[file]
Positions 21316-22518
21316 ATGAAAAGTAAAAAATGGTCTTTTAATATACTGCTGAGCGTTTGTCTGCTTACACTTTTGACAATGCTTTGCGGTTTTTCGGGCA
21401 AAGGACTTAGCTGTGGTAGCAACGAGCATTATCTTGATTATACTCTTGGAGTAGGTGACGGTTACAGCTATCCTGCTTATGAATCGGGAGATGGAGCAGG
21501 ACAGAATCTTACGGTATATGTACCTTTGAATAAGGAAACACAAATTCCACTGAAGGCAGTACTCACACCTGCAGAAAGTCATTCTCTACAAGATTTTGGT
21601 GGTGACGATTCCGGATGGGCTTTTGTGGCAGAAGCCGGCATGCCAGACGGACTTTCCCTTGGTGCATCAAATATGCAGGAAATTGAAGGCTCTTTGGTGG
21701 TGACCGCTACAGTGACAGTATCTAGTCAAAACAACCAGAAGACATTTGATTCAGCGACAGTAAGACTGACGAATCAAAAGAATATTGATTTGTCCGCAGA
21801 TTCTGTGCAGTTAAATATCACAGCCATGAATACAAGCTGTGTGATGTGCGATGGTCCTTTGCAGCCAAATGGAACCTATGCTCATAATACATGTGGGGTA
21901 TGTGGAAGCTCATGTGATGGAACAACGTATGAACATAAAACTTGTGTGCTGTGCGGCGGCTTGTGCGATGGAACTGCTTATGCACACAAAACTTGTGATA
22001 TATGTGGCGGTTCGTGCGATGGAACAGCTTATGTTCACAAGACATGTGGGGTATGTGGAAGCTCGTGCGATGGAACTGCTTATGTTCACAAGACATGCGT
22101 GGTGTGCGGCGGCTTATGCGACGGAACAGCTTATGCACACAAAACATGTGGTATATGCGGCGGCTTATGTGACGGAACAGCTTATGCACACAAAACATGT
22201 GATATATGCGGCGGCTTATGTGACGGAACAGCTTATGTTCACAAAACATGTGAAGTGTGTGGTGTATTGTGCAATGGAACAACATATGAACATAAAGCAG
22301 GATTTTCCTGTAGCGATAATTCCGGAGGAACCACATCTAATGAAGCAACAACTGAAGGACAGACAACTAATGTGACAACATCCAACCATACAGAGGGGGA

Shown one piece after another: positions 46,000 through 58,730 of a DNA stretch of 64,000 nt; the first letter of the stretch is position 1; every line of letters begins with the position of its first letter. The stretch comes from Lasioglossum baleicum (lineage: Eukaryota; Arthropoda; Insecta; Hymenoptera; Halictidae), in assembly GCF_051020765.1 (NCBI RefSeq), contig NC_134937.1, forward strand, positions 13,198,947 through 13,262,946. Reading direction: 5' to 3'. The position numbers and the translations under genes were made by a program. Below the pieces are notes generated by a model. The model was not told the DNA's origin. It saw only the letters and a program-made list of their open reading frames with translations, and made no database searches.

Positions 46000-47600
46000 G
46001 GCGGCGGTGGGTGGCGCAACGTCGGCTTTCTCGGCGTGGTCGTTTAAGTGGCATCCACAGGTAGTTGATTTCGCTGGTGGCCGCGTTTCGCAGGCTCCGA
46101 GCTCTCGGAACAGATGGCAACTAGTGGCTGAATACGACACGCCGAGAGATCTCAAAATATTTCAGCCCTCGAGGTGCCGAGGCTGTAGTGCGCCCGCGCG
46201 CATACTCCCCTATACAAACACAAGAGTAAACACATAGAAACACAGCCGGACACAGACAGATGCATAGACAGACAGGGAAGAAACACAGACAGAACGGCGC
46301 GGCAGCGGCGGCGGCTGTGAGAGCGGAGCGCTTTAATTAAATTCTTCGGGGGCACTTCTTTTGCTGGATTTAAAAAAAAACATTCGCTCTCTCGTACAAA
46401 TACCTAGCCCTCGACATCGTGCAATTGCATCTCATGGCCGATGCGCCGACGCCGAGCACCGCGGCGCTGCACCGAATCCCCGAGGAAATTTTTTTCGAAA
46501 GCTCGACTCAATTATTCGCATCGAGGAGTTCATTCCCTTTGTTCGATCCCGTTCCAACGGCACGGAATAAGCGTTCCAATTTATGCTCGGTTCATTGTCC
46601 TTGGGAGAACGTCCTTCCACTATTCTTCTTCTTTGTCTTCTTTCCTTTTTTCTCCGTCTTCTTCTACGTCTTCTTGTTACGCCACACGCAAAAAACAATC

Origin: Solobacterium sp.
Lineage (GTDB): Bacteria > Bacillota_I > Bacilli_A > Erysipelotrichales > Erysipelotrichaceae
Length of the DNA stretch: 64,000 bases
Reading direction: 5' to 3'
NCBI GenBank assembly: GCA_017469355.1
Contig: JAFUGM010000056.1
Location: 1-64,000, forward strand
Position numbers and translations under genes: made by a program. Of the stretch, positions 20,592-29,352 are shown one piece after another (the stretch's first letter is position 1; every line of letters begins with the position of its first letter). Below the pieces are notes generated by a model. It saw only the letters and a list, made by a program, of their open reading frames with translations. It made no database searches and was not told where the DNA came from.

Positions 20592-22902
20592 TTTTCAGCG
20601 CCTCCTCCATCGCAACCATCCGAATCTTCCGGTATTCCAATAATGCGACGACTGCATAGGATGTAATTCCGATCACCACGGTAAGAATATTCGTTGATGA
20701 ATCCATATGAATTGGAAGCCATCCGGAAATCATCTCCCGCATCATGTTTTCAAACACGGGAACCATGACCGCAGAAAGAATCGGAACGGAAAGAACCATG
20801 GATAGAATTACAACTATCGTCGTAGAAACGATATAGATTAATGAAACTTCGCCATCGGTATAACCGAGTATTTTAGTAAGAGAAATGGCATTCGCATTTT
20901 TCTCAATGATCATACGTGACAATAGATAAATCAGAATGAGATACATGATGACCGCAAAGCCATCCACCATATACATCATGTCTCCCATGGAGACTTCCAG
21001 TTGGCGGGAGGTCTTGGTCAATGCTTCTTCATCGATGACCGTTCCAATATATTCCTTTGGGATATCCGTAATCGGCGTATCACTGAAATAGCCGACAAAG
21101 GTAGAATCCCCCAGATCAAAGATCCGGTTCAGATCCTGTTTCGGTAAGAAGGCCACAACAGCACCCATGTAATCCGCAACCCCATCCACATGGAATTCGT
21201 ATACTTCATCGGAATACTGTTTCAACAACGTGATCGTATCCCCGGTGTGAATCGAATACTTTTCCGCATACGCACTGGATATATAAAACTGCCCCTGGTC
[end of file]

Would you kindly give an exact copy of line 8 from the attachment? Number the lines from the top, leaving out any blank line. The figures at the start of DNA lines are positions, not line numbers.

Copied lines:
21901 TGTGGAAGCTCATGTGATGGAACAACGTATGAACATAAAACTTGTGTGCTGTGCGGCGGCTTGTGCGATGGAACTGCTTATGCACACAAAACTTGTGATA